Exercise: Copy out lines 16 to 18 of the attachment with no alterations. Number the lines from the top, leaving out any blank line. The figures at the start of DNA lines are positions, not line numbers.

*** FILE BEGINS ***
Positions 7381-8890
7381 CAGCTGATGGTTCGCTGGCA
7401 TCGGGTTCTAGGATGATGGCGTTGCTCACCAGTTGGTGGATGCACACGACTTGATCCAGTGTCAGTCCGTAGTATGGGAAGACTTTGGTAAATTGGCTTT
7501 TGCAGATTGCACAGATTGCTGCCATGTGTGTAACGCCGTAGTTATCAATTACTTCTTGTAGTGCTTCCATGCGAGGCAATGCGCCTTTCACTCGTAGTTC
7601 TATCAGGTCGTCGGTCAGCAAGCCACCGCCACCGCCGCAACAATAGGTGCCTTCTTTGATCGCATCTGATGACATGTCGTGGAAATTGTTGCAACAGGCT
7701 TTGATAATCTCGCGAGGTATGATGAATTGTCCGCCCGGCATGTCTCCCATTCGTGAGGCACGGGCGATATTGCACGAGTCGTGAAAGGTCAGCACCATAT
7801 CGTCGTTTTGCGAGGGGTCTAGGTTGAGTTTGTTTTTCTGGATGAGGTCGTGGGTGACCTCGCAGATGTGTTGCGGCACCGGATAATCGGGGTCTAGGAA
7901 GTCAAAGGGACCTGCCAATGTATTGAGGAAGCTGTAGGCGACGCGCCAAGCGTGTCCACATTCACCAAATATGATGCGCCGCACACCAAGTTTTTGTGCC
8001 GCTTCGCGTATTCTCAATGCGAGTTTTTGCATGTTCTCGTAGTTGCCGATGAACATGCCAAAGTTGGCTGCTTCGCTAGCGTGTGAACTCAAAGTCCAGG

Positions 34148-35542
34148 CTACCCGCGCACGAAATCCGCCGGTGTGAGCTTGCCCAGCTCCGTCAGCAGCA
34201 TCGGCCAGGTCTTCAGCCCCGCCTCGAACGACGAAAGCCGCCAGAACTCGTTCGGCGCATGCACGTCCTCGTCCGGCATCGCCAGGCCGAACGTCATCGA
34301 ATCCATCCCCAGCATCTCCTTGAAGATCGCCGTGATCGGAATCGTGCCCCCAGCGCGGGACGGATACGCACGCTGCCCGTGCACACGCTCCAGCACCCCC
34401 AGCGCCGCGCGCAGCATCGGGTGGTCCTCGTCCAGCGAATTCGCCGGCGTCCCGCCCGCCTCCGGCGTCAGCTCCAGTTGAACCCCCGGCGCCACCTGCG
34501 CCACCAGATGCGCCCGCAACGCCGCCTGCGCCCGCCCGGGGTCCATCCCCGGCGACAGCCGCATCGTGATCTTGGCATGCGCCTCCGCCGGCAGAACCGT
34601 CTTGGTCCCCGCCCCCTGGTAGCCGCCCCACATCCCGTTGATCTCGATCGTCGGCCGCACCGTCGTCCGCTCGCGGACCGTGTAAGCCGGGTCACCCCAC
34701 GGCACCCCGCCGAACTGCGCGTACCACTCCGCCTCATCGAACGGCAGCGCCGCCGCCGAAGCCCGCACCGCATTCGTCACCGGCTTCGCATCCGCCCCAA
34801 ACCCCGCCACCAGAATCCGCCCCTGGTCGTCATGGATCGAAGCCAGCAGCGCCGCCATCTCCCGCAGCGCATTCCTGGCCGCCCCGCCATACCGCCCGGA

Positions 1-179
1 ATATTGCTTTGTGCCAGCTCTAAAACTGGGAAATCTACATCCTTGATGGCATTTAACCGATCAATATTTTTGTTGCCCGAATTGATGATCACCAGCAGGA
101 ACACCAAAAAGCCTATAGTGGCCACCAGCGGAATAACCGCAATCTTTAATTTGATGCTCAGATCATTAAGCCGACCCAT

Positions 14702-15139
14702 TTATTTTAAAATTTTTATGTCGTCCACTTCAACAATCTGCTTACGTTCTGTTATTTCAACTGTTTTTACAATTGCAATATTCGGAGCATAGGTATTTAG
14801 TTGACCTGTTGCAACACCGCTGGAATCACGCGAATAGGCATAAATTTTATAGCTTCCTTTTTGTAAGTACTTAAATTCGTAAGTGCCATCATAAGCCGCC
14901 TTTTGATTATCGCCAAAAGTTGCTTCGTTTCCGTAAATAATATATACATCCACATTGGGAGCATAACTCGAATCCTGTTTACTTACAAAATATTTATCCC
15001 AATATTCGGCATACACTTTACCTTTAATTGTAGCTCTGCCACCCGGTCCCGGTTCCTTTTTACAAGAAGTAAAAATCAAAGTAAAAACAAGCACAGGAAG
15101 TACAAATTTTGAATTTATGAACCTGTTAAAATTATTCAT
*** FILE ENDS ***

34601 CTTGGTCCCCGCCCCCTGGTAGCCGCCCCACATCCCGTTGATCTCGATCGTCGGCCGCACCGTCGTCCGCTCGCGGACCGTGTAAGCCGGGTCACCCCAC
34701 GGCACCCCGCCGAACTGCGCGTACCACTCCGCCTCATCGAACGGCAGCGCCGCCGCCGAAGCCCGCACCGCATTCGTCACCGGCTTCGCATCCGCCCCAA
34801 ACCCCGCCACCAGAATCCGCCCCTGGTCGTCATGGATCGAAGCCAGCAGCGCCGCCATCTCCCGCAGCGCATTCCTGGCCGCCCCGCCATACCGCCCGGA